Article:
Wednesday, June 8th, 2016

Himachal’s tallest national flag puts Dalhousie school in limelight

Narada Desk | June 8, 2016 11:55 am Print
The flag is at a height of 7,000 feet above mean sea level
Dalhousie school, tallest national flag, Himachal Pradesh

Along with Khajjiar, called mini-Switzerland, Dalhousie Public School has also become an landmark for visitors to the hill station in Himachal Pradesh, thanks to its 108-feet national flag, touted as the tallest in the state.

Visible from far with Dhauladhar mountain range providing the perfect backdrop, the flag stands proud next to other attractions of national pride at the school like a MIG 21 fighter, surface-to-air Pichora missile and the T-55 battle tank, attracting 25,000 visitors a month during the tourist season, school authorities said.

“The flag is at a height of 7,000 feet above mean sea level. It’s the tallest structure to dot the landscape of Himachal Pradesh. It is not only a major tourist attraction now, but also evokes a sense of pride among our students and youth,” said the school’s Principal, G.S. Dhillon.

“We procured it from the Flag Foundation of India. It flag itself weighs 8.5 kg and its dimension is 20X30 feet. The mast weighs 1,500 kgs. It is illuminated at night by two metal-halide lamps of 400 Watt each and is visible both from the town and a surrounding areas,” Dhillon added.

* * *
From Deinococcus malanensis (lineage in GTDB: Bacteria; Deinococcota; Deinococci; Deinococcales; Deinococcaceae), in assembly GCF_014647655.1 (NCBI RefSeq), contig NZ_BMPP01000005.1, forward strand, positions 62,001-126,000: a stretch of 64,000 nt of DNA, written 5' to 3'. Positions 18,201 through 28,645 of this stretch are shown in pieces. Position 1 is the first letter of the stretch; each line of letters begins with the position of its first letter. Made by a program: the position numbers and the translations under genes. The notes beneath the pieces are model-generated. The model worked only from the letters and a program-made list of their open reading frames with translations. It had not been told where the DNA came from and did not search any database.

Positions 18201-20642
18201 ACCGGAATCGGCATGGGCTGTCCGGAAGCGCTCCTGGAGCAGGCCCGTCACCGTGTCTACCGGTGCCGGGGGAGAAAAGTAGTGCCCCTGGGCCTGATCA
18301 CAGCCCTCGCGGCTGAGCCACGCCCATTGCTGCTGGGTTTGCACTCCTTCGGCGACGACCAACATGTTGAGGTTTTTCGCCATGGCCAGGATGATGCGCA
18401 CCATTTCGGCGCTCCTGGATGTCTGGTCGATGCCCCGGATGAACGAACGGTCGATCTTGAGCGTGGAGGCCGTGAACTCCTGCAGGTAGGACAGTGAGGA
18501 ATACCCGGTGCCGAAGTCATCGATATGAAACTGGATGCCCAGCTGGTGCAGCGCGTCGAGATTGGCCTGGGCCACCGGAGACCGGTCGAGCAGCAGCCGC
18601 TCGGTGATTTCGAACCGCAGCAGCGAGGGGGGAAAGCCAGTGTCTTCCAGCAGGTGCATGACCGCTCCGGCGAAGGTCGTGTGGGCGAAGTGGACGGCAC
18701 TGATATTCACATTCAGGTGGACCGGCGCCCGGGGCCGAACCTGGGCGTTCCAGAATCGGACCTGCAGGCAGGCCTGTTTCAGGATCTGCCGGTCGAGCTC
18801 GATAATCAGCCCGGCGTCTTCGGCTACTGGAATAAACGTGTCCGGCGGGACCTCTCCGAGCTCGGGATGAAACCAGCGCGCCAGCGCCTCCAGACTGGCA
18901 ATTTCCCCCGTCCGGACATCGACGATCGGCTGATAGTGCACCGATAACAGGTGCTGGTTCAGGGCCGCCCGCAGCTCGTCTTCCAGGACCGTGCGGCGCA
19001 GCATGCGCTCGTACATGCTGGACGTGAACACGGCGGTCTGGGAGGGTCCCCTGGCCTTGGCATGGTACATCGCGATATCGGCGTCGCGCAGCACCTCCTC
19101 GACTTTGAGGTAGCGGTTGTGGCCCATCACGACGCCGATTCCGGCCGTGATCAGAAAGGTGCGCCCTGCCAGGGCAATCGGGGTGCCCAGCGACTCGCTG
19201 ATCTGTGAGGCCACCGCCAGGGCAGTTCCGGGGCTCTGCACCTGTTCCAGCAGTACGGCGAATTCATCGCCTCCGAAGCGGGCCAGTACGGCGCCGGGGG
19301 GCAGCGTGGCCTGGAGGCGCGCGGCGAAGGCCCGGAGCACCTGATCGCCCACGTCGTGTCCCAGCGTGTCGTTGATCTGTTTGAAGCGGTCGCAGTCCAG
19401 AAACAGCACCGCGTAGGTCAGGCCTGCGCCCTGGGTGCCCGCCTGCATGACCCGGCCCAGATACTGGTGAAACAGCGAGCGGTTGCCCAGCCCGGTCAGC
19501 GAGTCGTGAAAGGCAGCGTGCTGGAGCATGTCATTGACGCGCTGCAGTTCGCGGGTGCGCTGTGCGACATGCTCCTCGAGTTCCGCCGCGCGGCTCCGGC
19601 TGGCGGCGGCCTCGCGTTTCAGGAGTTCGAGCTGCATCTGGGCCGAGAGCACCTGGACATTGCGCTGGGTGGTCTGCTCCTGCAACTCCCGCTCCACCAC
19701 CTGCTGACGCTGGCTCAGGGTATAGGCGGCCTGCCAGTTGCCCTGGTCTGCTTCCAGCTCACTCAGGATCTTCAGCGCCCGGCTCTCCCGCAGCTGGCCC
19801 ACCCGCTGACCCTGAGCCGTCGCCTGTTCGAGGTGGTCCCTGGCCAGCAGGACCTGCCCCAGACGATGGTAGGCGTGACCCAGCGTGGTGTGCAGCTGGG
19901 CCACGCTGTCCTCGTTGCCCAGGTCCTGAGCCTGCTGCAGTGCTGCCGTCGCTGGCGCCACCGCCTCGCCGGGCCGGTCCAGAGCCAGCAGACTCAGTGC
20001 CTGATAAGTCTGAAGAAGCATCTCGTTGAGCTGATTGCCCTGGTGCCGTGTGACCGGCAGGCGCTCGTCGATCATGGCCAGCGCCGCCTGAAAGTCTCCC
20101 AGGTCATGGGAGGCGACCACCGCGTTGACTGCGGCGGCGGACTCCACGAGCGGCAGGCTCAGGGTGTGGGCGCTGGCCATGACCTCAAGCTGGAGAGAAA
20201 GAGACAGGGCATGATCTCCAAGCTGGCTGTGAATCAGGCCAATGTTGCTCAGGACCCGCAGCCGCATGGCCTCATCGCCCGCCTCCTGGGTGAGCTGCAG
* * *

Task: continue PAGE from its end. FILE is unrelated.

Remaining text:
He said the installation of mast itself required a lot of logistical support and thinking.

“It was transported in three pars by road. It is made up of high tensile, galvnised steel to give it maximum strength. It can bear wind speeds up to 170 km per hour and has a flexibility of one feet when the winds are fierce,” the principal said.

He said the flag is operated through a remote control and the steel wires which hold the flag are so designed that any person can easily operate the mechanism.

“Around 25000 tourists, mainly youngsters, have thronging the place every month during current summer season. We expect the figure to cross 100,000 during the season.”